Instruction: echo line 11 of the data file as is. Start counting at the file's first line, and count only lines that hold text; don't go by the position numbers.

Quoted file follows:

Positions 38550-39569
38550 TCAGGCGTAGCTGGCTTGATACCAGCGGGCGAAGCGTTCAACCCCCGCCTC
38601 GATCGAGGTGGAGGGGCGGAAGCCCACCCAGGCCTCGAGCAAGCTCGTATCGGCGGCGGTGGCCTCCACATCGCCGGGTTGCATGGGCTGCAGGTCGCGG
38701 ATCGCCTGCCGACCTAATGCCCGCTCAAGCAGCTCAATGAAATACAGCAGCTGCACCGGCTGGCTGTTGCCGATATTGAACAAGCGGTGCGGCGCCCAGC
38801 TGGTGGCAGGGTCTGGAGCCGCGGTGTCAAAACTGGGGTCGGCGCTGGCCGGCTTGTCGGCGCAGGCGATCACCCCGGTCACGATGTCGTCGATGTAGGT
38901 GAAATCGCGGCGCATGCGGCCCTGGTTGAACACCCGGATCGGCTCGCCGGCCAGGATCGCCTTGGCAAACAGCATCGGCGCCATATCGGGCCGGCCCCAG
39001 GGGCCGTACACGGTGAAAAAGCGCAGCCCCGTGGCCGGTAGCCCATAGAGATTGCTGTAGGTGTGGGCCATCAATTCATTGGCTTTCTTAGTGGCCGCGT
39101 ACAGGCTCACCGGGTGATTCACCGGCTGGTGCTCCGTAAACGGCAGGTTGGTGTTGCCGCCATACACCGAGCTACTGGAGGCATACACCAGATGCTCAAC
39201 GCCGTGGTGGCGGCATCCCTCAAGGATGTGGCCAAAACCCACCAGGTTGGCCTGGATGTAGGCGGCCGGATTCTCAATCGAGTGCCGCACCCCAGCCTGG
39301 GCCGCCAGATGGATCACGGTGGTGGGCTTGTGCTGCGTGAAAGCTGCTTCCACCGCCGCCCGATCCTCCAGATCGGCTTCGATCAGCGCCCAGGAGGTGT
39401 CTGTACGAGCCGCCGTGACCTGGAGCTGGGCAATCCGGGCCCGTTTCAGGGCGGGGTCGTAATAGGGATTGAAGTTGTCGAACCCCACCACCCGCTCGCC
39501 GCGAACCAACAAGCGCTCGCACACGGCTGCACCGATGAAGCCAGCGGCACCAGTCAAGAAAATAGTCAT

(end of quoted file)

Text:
39401 CTGTACGAGCCGCCGTGACCTGGAGCTGGGCAATCCGGGCCCGTTTCAGGGCGGGGTCGTAATAGGGATTGAAGTTGTCGAACCCCACCACCCGCTCGCC